Diagnosis: Sarcoma, October 2013
From a patient interview on Sept. 5, 2014
Dennis was driving one day and hit a parked vehicle. He had blacked out. He was disoriented and didn’t remember anything about what had caused the accident. He decided to walk to the tow yard to get his car, but en route, he felt so bad he went into the hospital that was close by. He was unable to complete the form, he couldn’t write. He couldn’t even recall his last name.
He can’t recall what happened next other than when he regained consciousness, he was in another hospital. Emergency brain surgery had been performed on him that morning, but Dennis had no recollection of it. He wasn’t expected to make it through the surgery, with less than a 5% chance. Dennis had a mass, which had caused a seizure making him black out. At the same time, doctors found a tumor under his tongue. He remained in the hospital for 21 days recovering from surgery, and the tumor had yet to be treated.
After his discharge from the hospital following brain surgery, Dennis met with an oncologist and started chemo treatment from another cancer center. Treatment proved unsuccessful and Dennis’ weight dropped down to very unhealthy 112 pounds. The doctor treating Dennis recommended Dr. Chawla.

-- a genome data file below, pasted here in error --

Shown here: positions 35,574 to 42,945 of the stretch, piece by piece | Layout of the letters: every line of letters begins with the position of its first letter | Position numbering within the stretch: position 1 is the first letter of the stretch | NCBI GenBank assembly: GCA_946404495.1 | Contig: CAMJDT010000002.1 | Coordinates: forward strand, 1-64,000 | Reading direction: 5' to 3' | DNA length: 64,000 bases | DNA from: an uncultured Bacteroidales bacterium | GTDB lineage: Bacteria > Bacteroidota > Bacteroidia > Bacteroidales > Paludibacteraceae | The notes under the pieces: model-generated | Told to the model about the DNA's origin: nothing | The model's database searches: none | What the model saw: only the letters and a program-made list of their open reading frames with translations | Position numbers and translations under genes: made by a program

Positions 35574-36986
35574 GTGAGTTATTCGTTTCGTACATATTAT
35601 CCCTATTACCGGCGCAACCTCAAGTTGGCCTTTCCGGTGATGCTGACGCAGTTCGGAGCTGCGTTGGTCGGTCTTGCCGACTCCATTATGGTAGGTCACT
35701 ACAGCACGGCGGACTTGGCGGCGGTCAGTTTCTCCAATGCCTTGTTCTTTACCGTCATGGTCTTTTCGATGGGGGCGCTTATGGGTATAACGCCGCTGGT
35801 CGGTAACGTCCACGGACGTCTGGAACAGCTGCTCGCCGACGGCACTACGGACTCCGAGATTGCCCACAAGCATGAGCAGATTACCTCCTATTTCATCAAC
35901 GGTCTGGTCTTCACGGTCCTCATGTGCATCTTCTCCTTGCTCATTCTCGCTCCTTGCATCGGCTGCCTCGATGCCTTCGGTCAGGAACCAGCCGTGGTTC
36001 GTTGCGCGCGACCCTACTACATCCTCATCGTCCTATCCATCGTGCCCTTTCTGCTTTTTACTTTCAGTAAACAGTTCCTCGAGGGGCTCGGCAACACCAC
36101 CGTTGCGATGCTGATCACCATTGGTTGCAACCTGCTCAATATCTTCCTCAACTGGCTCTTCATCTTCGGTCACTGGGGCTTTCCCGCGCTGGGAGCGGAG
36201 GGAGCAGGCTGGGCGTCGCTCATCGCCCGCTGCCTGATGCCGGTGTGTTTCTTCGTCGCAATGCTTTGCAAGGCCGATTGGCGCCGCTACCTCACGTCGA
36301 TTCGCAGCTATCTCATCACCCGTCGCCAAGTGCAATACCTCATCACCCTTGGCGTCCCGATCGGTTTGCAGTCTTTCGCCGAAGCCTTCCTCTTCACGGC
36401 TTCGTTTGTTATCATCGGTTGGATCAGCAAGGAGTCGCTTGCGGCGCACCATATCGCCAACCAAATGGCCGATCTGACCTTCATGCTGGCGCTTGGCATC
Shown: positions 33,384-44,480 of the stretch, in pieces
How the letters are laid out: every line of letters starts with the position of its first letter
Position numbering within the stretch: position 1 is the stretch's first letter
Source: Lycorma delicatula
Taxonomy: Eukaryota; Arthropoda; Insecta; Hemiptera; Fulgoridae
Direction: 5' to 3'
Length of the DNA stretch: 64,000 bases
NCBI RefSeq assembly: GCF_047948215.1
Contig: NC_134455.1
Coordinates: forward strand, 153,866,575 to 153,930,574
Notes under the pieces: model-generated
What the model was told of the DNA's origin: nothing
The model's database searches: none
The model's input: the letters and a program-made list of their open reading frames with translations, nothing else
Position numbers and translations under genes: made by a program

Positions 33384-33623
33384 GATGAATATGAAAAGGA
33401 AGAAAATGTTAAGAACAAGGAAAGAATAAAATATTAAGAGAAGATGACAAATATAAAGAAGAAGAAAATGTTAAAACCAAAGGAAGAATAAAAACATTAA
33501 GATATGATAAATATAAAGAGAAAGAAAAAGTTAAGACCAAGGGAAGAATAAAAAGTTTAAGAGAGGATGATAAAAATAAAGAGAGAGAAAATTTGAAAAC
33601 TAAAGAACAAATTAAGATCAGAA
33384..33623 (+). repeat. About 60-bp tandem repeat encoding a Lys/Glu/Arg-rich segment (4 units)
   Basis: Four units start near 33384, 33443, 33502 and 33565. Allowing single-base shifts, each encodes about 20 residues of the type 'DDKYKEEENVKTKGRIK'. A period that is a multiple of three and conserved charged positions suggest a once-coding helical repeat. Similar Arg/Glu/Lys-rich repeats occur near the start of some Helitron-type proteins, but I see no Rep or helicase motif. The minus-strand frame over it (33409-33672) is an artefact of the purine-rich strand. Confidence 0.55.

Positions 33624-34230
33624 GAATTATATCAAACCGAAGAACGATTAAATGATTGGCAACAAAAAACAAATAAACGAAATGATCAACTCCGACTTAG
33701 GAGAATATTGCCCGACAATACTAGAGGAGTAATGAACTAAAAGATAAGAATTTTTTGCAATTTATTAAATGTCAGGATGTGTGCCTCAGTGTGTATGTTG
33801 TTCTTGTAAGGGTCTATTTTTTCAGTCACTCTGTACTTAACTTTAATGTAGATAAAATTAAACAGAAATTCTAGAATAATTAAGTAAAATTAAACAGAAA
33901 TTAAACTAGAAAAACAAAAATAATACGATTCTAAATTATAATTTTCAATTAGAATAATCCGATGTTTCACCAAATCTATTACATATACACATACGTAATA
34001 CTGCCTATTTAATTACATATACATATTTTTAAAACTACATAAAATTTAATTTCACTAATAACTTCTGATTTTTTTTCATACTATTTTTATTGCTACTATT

Before meeting with Dr. Chawla, Dennis had consulted with another facility that advised that he should go into hospice. They said there was nothing they could do for him; he was diagnosed with stage-4 inoperable cancer.
Nothing was working for Dennis until he came to the Sarcoma Center.
Dennis shares his personal story of his experiences with the Sarcoma Oncology Center:
I had hope, but I was 112lbs by then from the chemo treatment, and I couldn’t walk more than the distance of three houses. I met with Dr. Chawla and a few members of his team and Dr. Chawla looked at me and said, ‘I’ll give you a week off.’ We’ll get you on the regimen, I’ll tell you what it is.’
I started and within two weeks, I’d gained eight pounds and ever since then from 112 to 200 pounds now. I workout an hour a day, five days a week. I’m still getting chemo.
On Monday, I went skydiving* from 12,500 feet.
Ever since I’ve been here, it’s been nothing but good news. I had nausea when I first started, but not now.
When I come in, I just meet with everyone, just tell them my story. Each person’s story is more incredible than the next.
*Up next for Dennis is a Spartan race and a marathon!
Mother, Jacqueline comments:
When Dennis was at his sickest, I didn’t know what to do. I just prayed. Dennis is just so kind-hearted towards other people. So now he’s living and telling his story to other patients so that they’ll have the courage to fight this thing.